4.6

4.8

5.0

APplied v01tage(kV) Fig. 3. Total counting rate Nt and the ratio k = N a / N c as a function of applied voltage, which were obtained on a constant irradiation of 137Cs y-rays. Integral and differential curves are interpreted in the text. The operational voltage is indicated by Vow

5 kV and no plateau region exists. The differential counting curve in fig. 3 was obtained when pulses with heights around threshold voltage from 0.3 to 0.5 V - were counted. The differential counting rate was also increased with applied voltage and a local minimum which indicates a good separation of signal pulses from noise pulses [18,19,21] could not be observed. It is seen from fig. 3 that the value of k increases at first and then decreases exponentially with applied voltage. When neither a plateau nor a local minimum can be obtained on integral and differential counting curves, respectively, it is difficult to determine the optimum operational voltage. In the present case, an operational voltage of 4.8 kV was determined as the voltage at which the detection efficiency for minimum ionizing electrons was as high as possible and yet corona discharge would not be caused by a normal change of environmental conditions such as pressure, temperature and humidity of the sampled air.

T. Aovama et al. / Application of air proportional counters 3.2. Dependence of the total counting rate Nt and the ratio k on the pressure and humidity of the sampled air Fig. 4 shows the dependence of the total counting rate N t and the ratio k on the pressure of the sampled air, which was obtained with an operational voltage of 4.8 kV, a constant temperature of 24°C, dry air flow, and a constant irradiation of 88y ),-rays. The abscissa gives the ratio of atmospheric pressure P0 to the pressure P of the sampled air. It is seen from fig. 4 that both N t and k change exponentially with the inverse of P. Closed circles in the figure show the change of detection efficiency 7/ for tritium fl-rays with pressure, where the efficiency ,/ was fitted to the N t line at atmospheric pressure. The value of ,/ also changes exponentially with the inverse of P. This is understood as follows. Since the values of Nt (or ,/) and k are controlled by the magnitudes of gas amplification and electron attachment, these would be a function of electric field strength E over P or applied voltage V over P at constant temperature [20]. As is shown in fig. 3, the values of N t and k change exponentially with the applied voltage V around the operational voltage at constant pressure and temperature. If the voltage V and the temperature are constant they would change exponentially with the inverse of P. With increasing pressure the total counting rate N t and the detection efficiency *1 decreases, and the ratio k increases. These changes of Nt, 7/ and k can be explained by the decrease of the effective volume or the effective regions around each anode wire of the counters. Strictly, these changes of N t, ,/ and k are due to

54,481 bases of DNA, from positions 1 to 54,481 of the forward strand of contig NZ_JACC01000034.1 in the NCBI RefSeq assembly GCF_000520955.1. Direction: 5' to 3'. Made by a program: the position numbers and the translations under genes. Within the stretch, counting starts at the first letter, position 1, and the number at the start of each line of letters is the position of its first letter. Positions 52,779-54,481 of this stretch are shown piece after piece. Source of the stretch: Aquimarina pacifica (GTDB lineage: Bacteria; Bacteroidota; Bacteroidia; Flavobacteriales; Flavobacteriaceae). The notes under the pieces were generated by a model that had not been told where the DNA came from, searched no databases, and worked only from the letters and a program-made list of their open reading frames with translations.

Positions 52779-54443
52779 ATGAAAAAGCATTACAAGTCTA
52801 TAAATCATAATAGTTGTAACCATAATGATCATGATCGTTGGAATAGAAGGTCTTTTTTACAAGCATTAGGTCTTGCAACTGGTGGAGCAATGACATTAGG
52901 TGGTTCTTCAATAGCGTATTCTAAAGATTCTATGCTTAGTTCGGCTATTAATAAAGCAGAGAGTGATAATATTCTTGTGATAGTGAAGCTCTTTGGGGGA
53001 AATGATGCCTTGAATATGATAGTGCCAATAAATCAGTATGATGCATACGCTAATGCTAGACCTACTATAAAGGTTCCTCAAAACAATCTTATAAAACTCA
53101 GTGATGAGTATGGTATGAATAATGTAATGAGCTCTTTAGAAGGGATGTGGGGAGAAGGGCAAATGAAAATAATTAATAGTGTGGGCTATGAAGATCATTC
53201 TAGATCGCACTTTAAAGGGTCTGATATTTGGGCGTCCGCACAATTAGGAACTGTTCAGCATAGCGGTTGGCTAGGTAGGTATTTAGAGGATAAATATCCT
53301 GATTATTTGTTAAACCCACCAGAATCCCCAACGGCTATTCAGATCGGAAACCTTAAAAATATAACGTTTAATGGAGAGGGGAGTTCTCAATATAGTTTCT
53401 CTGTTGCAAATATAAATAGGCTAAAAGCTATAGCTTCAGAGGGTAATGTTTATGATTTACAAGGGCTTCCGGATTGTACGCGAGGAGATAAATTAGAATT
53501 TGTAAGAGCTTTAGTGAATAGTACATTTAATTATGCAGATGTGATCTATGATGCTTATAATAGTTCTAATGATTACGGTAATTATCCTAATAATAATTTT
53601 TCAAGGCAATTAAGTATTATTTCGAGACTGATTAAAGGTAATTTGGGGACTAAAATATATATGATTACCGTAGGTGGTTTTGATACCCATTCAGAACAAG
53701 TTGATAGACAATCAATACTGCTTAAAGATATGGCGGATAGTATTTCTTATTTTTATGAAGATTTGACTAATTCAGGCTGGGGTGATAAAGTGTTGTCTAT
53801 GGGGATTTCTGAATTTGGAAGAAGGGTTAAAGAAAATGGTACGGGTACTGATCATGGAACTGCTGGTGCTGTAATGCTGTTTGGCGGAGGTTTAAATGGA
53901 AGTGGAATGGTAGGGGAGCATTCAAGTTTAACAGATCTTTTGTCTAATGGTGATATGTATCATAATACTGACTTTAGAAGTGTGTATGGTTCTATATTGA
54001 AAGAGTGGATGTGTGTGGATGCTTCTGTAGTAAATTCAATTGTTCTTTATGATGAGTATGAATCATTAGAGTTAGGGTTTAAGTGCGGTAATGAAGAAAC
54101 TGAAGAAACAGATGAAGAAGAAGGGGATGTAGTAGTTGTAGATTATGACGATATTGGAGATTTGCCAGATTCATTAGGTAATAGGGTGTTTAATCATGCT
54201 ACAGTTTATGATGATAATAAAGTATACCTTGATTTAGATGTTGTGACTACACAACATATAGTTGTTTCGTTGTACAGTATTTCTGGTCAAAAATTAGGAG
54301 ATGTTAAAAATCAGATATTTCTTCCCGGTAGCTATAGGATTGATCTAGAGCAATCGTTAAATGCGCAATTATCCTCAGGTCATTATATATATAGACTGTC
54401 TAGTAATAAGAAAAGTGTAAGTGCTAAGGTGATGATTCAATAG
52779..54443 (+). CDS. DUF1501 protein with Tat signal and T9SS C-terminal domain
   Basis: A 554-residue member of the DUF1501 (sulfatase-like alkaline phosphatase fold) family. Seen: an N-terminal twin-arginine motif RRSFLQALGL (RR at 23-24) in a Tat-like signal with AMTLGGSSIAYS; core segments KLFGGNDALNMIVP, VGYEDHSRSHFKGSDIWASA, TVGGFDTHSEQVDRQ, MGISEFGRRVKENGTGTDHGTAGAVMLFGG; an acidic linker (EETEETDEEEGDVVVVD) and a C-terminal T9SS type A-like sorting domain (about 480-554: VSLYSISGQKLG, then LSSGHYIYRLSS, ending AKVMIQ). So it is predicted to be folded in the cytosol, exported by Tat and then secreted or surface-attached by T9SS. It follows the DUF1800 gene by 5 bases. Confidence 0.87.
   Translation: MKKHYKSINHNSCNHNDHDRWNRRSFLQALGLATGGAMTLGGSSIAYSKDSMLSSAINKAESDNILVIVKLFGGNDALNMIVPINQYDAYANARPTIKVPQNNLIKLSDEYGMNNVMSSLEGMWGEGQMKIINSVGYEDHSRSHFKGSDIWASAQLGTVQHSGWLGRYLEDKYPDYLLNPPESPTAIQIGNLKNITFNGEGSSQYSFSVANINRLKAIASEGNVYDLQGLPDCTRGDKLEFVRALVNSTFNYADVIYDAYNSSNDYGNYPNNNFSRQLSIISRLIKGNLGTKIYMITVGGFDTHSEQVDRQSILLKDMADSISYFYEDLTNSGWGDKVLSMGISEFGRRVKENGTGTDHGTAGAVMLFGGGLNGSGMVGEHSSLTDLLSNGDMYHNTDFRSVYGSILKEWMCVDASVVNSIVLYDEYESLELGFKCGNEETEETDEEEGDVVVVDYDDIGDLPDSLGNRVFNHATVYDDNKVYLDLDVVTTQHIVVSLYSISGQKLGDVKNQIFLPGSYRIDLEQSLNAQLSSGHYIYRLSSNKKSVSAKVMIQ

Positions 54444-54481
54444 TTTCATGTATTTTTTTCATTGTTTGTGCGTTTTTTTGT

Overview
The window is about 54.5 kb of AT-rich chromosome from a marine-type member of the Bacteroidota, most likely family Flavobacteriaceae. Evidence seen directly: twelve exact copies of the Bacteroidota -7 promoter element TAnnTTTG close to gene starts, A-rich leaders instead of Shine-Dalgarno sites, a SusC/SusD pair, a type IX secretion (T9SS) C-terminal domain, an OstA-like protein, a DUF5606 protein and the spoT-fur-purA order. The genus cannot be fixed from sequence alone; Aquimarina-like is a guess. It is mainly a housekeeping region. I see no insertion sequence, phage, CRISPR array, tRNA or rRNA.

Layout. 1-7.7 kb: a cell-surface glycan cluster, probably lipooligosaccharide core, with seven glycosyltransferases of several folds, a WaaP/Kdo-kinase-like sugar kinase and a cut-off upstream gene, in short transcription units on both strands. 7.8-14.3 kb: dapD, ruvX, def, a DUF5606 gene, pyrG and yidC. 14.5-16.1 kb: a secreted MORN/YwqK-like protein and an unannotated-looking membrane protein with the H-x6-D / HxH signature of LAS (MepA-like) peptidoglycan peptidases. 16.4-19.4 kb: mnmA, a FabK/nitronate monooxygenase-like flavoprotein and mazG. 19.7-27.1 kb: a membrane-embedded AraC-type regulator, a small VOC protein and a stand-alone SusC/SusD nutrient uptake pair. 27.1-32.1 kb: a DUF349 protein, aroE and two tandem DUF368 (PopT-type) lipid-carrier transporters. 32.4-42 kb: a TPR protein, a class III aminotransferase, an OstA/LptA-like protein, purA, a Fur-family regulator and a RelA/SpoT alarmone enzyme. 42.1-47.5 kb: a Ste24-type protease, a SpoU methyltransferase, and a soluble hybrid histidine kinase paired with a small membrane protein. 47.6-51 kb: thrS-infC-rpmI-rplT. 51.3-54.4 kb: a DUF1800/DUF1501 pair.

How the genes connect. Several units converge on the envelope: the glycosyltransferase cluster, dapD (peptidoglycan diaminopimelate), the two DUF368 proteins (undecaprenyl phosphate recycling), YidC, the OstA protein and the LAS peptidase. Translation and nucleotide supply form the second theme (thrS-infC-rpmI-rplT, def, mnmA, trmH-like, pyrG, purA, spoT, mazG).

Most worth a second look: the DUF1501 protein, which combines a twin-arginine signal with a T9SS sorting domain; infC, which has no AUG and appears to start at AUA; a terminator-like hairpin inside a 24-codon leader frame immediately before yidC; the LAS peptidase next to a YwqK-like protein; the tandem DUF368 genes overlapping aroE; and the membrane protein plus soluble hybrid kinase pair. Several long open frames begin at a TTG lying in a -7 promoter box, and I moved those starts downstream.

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(1)

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0

030 2 I 0.98

the increase of the density of the sampled air with increasing pressure. Since the density of the air varies inversely with the absolute temperature T, the same changes would be expected with decreasing T. In the present study, however, all the experiments were carried out in a controlled temperature of (25 + 1)°C. The changes of N t and k with the humidity of the sampled air were examined by flowing air with controlled humidity through the detector. The humid air was produced by mixing a constant ratio of dry air to air bubbled through water. Since the detector became instable with a relative humidity of about 50% at 25 o C, measurements were carried out with a humidity of less than 50%. When the humidity increased from 0 to 47% at a constant pressure of 1005 mb and a temperature of 2 5 ° C the value of N t decreased to 77% of the initial value and the value of k increased from 5.1 to 6.7. These changes of N t and k correspond to a change of Po/P from 1.01 to 0.995 in fig. 4, and therefore these would be explained by the same reason as that by the increase of pressure, i.e. the decrease of the effective volume of the counters. The decrease of the effective volume of the counters with increasing humidity ~s considered to be due to the promotion of three-body attachment of electrons to oxygen molecules by the presence of H 2 0 in the sampled air. The three-body attachment is believed to be carried out in two steps [22]. In the first step, an excited oxygen ion is created through collision of an electron with an oxygen molecule,

In the second step, the excited ion is stabilized through collision with a constituent molecule M of the sampled air to a stable oxygen ion,

6

5 X

623

2 1.02

(2)

though the excited ion is mostly deexcited by the reverse process of reaction (1). The values of the stabilizing cross section q~ for molecules in air were given by Ogawa [22] and are shown in table 1. Since the value of q~ is larger for H 2 0 than for N 2 and O~, three-body attachment would be promoted by the presence of H 20. Since the detection efficiency 7/ for tritium fl-rays and the ratio k for the background varies with pressure, temperature and humidity for the present monitor, we must use calibrated values of 71 and k to calculate the tritium concentration in the sampled air (see sect. 3.6).

Po/P